College News

UW-Madison employee raises halted after federal overtime rule blocked

UW-Madison leaders who were supposed to enact pay raises for some employees or move others to hourly positions following changes to the federal Fair Labor Standards Act halted the process Thursday after the changes were struck down in court. 

Image By: Katie Scheidt

More than 3,000 UW-Madison employees will not receive proposed salary increases or switch to hourly positions following a federal judge’s recent block of President Barack Obama’s overtime pay rule.

The changes to the Fair Labor Standards Act, struck down in court Nov. 22, would have modified regulations across the country that dictated overtime pay by requiring employers who paid salaried workers less than $47,500 per year to pay extra if those employees worked more than 40 hours in a week—a bump up from the previous benchmark of less than $23,660 per year.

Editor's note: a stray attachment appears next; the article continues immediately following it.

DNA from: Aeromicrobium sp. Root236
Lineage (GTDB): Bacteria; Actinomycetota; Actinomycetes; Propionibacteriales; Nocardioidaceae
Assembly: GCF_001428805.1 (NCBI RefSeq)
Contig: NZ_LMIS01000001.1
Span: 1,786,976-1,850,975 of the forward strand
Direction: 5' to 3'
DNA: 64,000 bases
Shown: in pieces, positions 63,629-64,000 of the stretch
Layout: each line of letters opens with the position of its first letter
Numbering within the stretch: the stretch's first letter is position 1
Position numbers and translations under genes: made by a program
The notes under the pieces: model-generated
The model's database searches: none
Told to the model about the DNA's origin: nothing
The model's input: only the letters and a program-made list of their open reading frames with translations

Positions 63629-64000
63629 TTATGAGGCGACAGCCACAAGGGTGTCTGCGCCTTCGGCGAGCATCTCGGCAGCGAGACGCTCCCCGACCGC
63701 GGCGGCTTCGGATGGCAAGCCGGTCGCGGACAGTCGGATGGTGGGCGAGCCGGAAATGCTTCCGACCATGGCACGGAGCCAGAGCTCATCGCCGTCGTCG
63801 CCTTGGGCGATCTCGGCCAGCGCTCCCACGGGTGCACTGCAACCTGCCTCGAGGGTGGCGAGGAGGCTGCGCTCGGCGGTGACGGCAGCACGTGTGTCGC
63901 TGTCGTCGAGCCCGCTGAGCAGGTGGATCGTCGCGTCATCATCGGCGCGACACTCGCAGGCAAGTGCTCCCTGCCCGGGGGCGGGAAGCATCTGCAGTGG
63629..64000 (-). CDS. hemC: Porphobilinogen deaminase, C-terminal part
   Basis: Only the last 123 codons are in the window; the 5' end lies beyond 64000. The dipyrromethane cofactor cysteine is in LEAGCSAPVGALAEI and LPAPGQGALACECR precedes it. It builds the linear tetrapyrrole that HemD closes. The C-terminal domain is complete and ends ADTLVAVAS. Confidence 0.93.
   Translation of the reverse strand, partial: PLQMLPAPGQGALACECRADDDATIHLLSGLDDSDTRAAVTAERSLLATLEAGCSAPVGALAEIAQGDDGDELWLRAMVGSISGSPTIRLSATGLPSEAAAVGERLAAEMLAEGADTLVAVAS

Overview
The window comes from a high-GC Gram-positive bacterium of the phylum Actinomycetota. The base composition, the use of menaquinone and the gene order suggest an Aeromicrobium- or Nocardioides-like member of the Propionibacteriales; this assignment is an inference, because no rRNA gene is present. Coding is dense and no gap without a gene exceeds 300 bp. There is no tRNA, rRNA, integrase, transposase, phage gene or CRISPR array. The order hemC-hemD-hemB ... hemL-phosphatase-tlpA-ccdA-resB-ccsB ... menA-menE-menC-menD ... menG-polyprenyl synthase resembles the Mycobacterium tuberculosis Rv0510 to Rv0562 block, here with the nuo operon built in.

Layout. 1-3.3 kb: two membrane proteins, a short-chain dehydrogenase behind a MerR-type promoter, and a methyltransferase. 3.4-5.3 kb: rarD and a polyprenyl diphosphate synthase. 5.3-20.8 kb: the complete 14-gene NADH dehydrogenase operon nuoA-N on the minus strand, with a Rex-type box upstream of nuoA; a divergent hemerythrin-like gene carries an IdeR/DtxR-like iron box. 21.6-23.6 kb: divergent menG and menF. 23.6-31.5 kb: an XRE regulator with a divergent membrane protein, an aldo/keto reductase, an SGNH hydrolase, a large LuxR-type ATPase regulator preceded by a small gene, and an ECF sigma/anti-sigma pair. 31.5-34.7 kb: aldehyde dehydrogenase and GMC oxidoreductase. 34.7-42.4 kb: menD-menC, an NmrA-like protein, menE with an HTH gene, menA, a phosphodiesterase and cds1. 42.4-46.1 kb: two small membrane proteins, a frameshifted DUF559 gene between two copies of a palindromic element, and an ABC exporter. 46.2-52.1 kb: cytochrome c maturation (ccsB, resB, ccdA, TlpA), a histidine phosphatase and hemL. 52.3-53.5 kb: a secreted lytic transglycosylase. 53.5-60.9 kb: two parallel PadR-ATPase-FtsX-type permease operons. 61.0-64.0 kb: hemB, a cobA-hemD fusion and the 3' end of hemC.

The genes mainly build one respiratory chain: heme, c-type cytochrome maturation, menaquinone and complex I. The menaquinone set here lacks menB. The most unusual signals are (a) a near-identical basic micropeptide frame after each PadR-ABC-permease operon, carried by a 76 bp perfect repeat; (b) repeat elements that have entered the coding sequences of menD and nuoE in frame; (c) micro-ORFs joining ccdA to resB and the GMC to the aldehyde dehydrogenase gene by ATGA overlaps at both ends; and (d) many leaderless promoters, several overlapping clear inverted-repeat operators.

In response to those changes, UW-Madison administration had planned to increase some employee salaries and move other employees from salaried to hourly positions Dec. 1.

But with the rule blocked, the university has paused those plans.

“UW-Madison does not have statutory authority to provide increases based on the new FLSA salary threshold if the modified regulations have not been implemented,” a university release said Thursday.

School employees will still be eligible for raises based on merit or other common factors, and the campus still plans to move forward with its proposal to raise salaries for postdoctoral workers.

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